Nora seems to have a strong streak in her, but she is trapped by her husband and by the society she lives in. Trying to help her husband, Nora found it necessary to take out an illegal loan because women were not considered responsible enough for this sort of business dealing. She also worked out many alternative ways of earning the money to pay it back, as opportunities for women were scarce and frequently considered a shame upon the family. “In 1870, 60 percent of all female workers were engaged in some aspect of domestic service and another 25 percent earned their livings in factories and workshops’ ‘ (Kessler-Harris, 1991) as the only real opportunities available to ‘good’ girls. Torvold teases her, “[you] shut yourself up every evening till long after midnight, making ornaments for the Christmas tree and all the other fine things that were to be a surprise to us … But there was precious little result, Nora” (Act 1). In this, Ibsen points out through Torvald how little Nora’s contributions mean to the household. Although in this instance, it is because Torvold truly has seen very little of the work Nora has sold in order to pay back her debt, it is also true that her efforts are unappreciated both in the house and in society at large. She must work in secret and under false pretenses in order to work at all.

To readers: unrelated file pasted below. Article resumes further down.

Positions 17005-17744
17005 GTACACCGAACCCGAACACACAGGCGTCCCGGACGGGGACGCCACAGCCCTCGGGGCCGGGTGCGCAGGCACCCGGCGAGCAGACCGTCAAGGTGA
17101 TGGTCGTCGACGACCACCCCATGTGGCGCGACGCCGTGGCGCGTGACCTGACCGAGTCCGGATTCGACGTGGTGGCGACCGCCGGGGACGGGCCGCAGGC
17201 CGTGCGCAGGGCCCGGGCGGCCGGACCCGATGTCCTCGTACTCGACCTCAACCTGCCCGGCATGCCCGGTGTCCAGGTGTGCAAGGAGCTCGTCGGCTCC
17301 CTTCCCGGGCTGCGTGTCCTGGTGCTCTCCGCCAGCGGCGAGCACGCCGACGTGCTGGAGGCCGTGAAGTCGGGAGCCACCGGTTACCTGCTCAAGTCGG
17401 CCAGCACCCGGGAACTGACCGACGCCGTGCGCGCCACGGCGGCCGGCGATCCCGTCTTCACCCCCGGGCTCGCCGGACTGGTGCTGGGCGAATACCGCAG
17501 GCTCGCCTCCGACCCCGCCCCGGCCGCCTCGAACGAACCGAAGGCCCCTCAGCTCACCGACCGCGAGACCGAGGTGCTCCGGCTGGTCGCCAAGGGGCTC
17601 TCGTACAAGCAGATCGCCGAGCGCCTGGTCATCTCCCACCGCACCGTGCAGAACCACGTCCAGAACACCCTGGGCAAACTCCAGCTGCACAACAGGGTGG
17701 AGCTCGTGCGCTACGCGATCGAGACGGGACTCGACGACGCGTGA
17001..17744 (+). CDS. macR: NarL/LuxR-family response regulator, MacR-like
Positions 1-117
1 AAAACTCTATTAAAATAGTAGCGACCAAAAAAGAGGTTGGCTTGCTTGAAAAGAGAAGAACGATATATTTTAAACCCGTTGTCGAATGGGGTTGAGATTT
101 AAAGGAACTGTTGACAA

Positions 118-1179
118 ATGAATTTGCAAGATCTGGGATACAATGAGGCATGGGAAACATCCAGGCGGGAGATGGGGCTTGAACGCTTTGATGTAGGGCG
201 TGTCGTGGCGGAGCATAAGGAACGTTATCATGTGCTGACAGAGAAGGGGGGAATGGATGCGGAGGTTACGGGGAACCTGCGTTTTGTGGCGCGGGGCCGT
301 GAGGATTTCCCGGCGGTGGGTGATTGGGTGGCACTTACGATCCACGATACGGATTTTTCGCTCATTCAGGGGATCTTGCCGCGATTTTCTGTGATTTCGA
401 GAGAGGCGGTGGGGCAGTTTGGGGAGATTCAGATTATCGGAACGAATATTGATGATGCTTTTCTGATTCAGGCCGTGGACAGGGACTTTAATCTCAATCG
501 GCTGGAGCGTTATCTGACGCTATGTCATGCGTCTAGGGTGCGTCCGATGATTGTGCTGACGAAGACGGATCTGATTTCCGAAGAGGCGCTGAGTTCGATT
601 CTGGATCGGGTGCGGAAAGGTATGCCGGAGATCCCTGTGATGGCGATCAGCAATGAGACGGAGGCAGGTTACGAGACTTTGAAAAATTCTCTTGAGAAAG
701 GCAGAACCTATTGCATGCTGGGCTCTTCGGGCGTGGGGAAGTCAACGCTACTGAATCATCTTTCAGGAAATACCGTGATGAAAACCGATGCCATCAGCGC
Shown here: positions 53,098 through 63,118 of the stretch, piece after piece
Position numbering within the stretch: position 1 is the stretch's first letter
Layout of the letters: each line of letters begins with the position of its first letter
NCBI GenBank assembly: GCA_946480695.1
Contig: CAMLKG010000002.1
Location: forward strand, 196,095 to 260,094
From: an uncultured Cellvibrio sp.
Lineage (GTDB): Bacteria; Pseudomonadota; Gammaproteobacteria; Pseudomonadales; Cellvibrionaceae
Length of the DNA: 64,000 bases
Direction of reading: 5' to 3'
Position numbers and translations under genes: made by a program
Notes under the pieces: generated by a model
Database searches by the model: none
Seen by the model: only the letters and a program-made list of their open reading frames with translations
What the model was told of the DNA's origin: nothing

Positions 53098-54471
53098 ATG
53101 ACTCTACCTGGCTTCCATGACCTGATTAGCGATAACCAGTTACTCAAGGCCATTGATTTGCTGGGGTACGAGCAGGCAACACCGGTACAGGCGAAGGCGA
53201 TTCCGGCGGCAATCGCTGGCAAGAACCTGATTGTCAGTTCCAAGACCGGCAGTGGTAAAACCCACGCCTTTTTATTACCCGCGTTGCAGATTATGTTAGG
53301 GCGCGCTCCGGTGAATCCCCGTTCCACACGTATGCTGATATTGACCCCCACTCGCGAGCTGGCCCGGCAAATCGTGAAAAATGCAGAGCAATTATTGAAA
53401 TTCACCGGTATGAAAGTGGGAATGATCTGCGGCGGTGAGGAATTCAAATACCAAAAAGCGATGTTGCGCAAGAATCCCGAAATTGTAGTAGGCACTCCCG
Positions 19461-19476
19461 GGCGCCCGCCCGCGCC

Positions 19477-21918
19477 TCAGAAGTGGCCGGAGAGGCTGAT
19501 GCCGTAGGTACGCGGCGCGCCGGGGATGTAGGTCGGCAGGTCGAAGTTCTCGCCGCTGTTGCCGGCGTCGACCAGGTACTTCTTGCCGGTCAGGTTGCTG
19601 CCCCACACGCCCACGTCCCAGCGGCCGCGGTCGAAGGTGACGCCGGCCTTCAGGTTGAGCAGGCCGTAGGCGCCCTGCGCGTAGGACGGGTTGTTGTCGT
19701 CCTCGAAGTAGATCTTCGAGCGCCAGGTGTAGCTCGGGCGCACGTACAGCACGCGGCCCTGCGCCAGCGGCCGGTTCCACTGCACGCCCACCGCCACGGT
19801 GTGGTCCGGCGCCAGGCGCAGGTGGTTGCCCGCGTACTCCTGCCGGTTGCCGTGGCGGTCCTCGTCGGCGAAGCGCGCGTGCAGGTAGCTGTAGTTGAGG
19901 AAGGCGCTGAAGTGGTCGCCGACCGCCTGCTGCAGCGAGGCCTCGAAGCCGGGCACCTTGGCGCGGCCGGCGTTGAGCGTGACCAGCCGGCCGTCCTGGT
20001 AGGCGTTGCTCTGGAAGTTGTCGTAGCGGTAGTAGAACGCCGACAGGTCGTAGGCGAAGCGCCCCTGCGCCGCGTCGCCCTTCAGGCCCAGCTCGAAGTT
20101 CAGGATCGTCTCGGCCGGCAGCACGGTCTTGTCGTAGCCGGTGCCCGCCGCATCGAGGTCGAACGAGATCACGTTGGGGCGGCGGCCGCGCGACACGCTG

Nora’s final act within the play is to reject the boundaries she’s been under. When Nora decides to encourage Torvald to open the letter from Krogstad regarding her illegal loan, it is because she needs to know her husband values her addition to the household. When he reacts in anger, she realizes she would either need to sacrifice her self-respect or sacrifice her happy home. In allowing her this freedom, Ibsen is arguing for greater freedoms of choice and occupation for women, who he demonstrates are equally as capable, and sometimes more capable, at handling money and business as the men they are associated with.

Works Cited

Ibsen, Henrik. The Doll’s House. Mineola, New York: Dover Publications, 1992.

Kessler-Harris, Alice. “Women and the Work Force.” The Reader’s Companion to American History. Eric Foner & John A. Garraty (Eds.). Boston: Houghton Mifflin Company, 1991.

Kramarae, Cheris and Treichler, Paula A., with assistance from Ann Russo. A Feminist Dictionary. London, Boston: Pandora Press, 1985.

The Role Of Women In A Doll’s House

The play A Doll’s House was written in 1879 by Henrik Ibsen, a Norwegian writer born in 1828. It spread to the rest of Europe during the revolution period and sparked off a controversy because of his portrayal of women through the character Nora. The thesis of this essay is that women, just like men, should be given their due right irrespective of their gender. This will be done by looking at the characters Nora and Mrs. Linde.